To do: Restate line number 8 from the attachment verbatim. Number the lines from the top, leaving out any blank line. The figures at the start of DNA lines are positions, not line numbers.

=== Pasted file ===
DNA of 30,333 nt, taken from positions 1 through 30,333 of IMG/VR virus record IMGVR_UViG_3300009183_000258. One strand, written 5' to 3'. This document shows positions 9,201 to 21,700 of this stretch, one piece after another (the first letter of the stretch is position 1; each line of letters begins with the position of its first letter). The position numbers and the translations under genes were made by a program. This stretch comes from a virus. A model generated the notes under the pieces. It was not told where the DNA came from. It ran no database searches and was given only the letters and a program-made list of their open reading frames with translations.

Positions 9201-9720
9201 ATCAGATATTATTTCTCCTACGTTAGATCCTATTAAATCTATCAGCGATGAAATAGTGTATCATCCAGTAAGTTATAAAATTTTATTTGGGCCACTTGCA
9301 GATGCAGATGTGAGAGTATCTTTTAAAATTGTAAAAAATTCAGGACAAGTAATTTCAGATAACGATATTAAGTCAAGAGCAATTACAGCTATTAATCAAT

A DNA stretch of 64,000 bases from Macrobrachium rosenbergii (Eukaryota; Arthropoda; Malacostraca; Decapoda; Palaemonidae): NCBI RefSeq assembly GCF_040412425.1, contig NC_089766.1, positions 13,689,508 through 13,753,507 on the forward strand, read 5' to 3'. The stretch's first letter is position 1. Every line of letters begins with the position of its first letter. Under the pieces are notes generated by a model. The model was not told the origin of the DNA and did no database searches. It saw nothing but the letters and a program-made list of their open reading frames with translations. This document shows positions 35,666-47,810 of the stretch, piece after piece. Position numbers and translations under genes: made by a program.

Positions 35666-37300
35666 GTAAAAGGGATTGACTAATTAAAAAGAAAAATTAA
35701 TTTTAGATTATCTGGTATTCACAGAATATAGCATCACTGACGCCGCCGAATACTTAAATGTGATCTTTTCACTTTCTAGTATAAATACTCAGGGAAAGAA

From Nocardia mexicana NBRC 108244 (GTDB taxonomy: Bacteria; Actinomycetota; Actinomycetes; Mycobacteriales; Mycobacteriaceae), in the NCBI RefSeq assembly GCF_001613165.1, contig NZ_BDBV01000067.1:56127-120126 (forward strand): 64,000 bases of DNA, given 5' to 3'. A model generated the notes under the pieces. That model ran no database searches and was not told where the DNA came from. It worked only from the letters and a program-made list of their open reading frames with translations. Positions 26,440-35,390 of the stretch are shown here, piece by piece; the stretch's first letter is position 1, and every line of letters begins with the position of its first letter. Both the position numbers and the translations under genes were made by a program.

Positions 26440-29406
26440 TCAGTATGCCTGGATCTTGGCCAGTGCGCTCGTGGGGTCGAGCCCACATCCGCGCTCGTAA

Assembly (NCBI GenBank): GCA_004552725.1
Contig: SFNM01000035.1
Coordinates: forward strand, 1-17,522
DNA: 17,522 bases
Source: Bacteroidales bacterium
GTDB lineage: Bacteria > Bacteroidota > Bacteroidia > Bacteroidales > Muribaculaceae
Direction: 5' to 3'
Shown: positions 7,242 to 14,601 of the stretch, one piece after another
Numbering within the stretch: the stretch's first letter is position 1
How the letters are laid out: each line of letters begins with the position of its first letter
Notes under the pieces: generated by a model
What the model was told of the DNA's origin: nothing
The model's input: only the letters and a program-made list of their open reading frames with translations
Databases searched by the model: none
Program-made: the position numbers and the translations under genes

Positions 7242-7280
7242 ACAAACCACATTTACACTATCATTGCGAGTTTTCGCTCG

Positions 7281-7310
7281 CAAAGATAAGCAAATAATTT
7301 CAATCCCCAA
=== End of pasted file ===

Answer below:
35701 TTTTAGATTATCTGGTATTCACAGAATATAGCATCACTGACGCCGCCGAATACTTAAATGTGATCTTTTCACTTTCTAGTATAAATACTCAGGGAAAGAA